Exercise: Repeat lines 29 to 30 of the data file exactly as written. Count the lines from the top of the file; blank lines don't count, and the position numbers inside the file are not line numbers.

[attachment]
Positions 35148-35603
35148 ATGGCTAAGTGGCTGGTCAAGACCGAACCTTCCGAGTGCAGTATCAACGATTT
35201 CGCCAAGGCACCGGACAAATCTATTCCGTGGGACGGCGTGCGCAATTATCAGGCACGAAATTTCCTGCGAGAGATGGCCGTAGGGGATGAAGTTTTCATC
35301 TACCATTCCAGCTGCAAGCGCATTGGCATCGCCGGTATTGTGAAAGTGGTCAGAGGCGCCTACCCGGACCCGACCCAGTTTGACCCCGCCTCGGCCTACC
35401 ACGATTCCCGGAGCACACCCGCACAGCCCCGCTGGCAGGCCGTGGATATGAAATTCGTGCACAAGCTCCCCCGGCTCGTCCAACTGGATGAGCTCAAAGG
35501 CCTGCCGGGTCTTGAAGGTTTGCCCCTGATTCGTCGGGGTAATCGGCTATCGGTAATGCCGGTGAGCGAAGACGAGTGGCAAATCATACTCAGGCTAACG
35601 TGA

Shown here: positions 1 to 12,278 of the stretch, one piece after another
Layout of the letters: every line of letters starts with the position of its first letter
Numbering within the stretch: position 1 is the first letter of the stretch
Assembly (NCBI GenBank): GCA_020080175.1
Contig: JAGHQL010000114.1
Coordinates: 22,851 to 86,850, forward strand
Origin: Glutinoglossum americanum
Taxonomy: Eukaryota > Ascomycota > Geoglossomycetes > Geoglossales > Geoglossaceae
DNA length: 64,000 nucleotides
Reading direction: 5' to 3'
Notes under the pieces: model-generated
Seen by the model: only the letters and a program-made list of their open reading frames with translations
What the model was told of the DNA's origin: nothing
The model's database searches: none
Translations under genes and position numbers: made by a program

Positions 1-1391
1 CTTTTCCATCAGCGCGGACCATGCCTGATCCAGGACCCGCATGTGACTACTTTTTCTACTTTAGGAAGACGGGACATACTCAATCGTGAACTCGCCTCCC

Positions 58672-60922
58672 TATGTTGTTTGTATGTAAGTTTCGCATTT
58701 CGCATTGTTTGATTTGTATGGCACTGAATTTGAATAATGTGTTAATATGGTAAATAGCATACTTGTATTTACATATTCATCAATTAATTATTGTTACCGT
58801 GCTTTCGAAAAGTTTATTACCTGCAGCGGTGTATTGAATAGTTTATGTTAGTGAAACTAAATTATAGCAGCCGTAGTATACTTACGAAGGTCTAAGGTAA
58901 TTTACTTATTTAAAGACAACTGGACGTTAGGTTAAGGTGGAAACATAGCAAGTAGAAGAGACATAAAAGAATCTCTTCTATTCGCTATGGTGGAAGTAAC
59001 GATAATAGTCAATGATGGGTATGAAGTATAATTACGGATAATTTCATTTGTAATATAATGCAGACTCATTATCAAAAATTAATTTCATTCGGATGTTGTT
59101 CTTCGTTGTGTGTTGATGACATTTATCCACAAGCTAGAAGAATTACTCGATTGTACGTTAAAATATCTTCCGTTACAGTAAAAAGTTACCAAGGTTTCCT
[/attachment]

58901 TTTACTTATTTAAAGACAACTGGACGTTAGGTTAAGGTGGAAACATAGCAAGTAGAAGAGACATAAAAGAATCTCTTCTATTCGCTATGGTGGAAGTAAC
59001 GATAATAGTCAATGATGGGTATGAAGTATAATTACGGATAATTTCATTTGTAATATAATGCAGACTCATTATCAAAAATTAATTTCATTCGGATGTTGTT